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TitlePetrology and Nd-Hf isotope geochemistry of the Neoproterozoic Amon Kimberlite Sills, Baffin Island (Canada): evidence for deep mantle magmatic activity linked to supercontinent cycles
AuthorTappe, S; Kjarsgaard, B AORCID logo; Kurszlaukis, S; Nowell, G M; Phillips, D
SourceJournal of Petrology vol. 55, no. 10, 2014 p. 2003-2042, Open Access logo Open Access
Alt SeriesEarth Sciences Sector, Contribution Series 20140229
PublisherOxford University Press (OUP)
Mediapaper; on-line; digital
File formatpdf
NTS37F/05; 37F/06; 37F/11; 37F/12; 37F/13; 37F/14; 47E/07; 47E/08; 47E/09; 47E/10; 47E/15; 47E/16
AreaBaffin Island
Lat/Long WENS -81.7500 -79.2500 71.0000 70.3333
Subjectseconomic geology; geochemistry; geochronology; igneous and metamorphic petrology; tectonics; kimberlites; magmas; radiometric dates; uranium lead dates; tectonic history; tectonic evolution; mantle; convection; partial melting; craton; Supercontinent Breakup; Mantleplumes; hotspots; convecting upper mantle; Nd-Hf isotope systematics; Proterozoic
Illustrationsgraphs; location maps; tables; geological models; photomicrographs
ProgramGEM: Geo-mapping for Energy and Minerals Geomapping for Energy & Minerals (GEM) - Program Coordination
Released2014 09 24
AbstractThe c. 673 Ma (U-Pb rutile) Amon kimberlites located in northern Baffin Island intruded Late Archean basement rocks of the Rae craton as a subhorizontal sill complex. The Amon sills are part of widespread low-volume, volatile-rich ultramafic magmatism that occurred along the northern and eastern margins of Laurentia, demarcating the temporal and spatial breakout from the Rodinia supercontinent during the Late Neoproterozoic. Numerous other known kimberlite occurrences that are related to these rifting events between c. 680 and 540 Ma are located in mainland Nunavut, Ontario, Quebec, Labrador, andWest Greenland.The magmas that fed the Amon sills are archetypal Group-I kimberlites, based on groundmass mineralogy (e.g. phlogopite, spinel, ilmenite) and bulk-rock compositions, including moderately depleted Sr-Nd-Hf isotope ratios. However, a wide compositional range, together with observed flowage textures, indicates that some magma differentiation occurred during sill emplacement. The Amon samples that are interpreted as parental kimberlite magma compositions overlap published compositions of experimentally derived, near-solidus partial melts of carbonated peridotite between 5 and 10 GPa; that is, equivalent to an origin from 150 to 300 km depth. Furthermore, the Amon kimberlites are characterized by moderately depleted Nd (eNd(i)¼þ1·5 to þ3·5) and Hf (eHf(i)¼þ1·1 to þ8·7) isotope compositions, without pronounced isotope decoupling as known from other kimberlite occurrences worldwide. Among the studied Late Neoproterozoic volatile-rich ultramafic magmatic rocks in Laurentia, the Amon kimberlites have Ndf isotope systematics that are similar to those of a previously identified, carbonate-rich, depleted end-member component. This common component is suggested to represent a widespread near-solidus partial melt of volatile- fluxed fertile peridotite within the uppermost convecting mantle beneath the rifting supercraton. Our preferred model for Late Neoproterozoic kimberlite and related magmatism along the rifted margins of Laurentia invokes a combination of redox- and decompression- related low-degree partial melting of convecting upper mantle material that flows beneath rugged topography at the base of thick continental lithosphere. Provided that carbonate metasomatism of lower cratonic mantle is ubiquitous on a global scale, we argue that proto-kimberlitic melt is likely to be constantly present beneath the cratonic roots of supercontinents, and that it is most efficiently extracted during fast and changing plate motions, such as during the assembly and break-up of supercontinents.This idea is supported by the known kimberlite emplacement patterns of the Gondwana-Pangea (510 Ma - Recent) and Rodinia (1300 - 550 Ma) supercontinent cycles, but it remains difficult to test for older kimberlites and related rocks dating back to c. 3 Ga.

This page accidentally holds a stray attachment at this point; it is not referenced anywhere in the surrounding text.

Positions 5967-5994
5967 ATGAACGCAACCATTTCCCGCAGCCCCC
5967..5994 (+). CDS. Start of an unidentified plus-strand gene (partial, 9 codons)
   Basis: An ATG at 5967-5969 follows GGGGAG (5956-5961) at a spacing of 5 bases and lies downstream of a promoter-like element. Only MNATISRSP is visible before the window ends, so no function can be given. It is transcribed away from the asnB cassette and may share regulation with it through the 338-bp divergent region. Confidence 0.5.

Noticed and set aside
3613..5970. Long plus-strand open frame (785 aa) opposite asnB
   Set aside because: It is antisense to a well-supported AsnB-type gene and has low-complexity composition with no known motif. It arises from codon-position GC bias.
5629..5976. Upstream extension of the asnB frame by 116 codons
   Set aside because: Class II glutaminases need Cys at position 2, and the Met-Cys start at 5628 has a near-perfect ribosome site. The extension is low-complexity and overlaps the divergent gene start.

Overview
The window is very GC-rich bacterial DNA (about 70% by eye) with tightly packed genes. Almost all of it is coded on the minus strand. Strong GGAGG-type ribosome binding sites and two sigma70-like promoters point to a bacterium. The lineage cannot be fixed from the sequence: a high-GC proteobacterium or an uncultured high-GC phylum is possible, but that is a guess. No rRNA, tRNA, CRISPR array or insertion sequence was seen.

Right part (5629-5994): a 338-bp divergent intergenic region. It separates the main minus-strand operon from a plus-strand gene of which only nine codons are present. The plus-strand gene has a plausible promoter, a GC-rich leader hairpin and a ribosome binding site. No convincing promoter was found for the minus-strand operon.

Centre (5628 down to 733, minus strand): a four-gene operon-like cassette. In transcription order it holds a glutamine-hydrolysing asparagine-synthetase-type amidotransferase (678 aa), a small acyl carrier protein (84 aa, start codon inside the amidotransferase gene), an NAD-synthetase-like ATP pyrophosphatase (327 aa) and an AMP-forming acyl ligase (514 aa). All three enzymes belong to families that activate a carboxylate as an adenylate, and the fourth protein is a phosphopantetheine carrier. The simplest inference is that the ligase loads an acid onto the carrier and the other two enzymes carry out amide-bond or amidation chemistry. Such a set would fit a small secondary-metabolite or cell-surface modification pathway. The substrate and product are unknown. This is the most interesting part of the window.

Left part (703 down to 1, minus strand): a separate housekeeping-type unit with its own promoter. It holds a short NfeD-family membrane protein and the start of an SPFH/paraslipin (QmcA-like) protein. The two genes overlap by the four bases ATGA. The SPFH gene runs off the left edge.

Summary(Plain Language Summary, not published)
The first overview on the occurrence, age and geochemistry of kimberlite sills on west-central Baffin Island, with implications for magmatic activity in northern Canada during the Neoproterozoic.

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